Mike Brooks: That’s a tricky one. I think I’d take Roboute Guilliman from Warhammer 40,000 for overall command, since he’s a genius with logistics and also one of the more humane of the Primarchs. Rogal Dorn might be better for building defences but he’s rather colder, and besides zombies probably aren’t going to have hugely complicated strategies for breaching strongpoints. But Roboute could make sure that supply lines keep operating, and no one is left undefended. Then I’d take Song Oak from Kipo And The Age Of Wonderbeasts, since she’d be great at working on a vaccine. I’d probably recruit Beast from Marvel to work on that with her (and defend her if zombies breach the lab). I’d take Moist von Lipwig from Discworld to essentially be the propaganda guy, reassure everyone and get the right messages out at the right times and in the right manner. And finally, it would be a toss-up between Carnival from the Deepgate Codex or Selene from Underworld as a strike leader for attacks or rescue missions. Selene probably plays better with others, but Carnival can actually fly…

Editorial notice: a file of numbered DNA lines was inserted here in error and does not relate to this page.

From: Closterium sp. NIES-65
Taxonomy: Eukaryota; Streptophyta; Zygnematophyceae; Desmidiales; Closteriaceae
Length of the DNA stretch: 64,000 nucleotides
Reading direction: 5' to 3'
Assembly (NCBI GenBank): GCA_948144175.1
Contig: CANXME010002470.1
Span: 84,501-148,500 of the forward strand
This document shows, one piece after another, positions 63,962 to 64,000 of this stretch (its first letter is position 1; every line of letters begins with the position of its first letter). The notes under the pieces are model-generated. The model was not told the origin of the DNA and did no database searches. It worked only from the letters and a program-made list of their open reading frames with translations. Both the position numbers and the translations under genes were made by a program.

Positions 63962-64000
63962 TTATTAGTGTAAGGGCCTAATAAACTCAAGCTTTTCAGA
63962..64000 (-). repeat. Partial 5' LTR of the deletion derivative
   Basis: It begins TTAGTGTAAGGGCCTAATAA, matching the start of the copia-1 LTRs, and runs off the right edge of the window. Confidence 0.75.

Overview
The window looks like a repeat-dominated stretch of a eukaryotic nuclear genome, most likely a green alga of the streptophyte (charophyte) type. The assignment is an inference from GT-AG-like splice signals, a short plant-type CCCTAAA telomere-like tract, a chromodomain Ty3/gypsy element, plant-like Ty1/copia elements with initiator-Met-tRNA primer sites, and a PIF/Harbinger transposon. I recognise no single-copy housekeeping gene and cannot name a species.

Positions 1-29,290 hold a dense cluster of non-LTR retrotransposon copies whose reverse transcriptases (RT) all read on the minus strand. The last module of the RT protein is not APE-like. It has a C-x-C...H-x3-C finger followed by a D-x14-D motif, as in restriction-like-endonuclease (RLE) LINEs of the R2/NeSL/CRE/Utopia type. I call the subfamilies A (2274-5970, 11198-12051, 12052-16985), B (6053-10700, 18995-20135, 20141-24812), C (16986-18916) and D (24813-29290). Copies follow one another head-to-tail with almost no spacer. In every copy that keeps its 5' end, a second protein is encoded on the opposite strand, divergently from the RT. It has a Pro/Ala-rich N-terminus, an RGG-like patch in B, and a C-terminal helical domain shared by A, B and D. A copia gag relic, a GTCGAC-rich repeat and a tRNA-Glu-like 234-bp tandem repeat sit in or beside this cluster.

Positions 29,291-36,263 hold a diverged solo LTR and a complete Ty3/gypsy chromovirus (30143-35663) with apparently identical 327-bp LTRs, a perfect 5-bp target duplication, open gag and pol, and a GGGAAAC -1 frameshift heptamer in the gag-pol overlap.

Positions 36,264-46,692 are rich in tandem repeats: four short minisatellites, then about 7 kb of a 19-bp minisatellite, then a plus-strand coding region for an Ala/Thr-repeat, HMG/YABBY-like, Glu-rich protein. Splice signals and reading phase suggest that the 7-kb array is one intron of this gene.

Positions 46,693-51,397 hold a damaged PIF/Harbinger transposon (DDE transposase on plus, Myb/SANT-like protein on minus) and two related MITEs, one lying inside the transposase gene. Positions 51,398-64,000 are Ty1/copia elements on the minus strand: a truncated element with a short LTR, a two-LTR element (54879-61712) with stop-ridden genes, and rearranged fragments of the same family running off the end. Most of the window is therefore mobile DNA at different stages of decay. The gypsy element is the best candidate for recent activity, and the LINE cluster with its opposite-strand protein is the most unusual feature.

Scifipulse would like to extend our warmest thanks and best wishes to Mike for so graciously answering our questions.

 

Mike’s website is http://www.mikebrooks.co.uk

 

His Twitter is @MikeBrooks668

I'm a writer on the autistic spectrum who loves sci-fi, cosplay and poetry. I'm also an actor with Theatre of the Senses.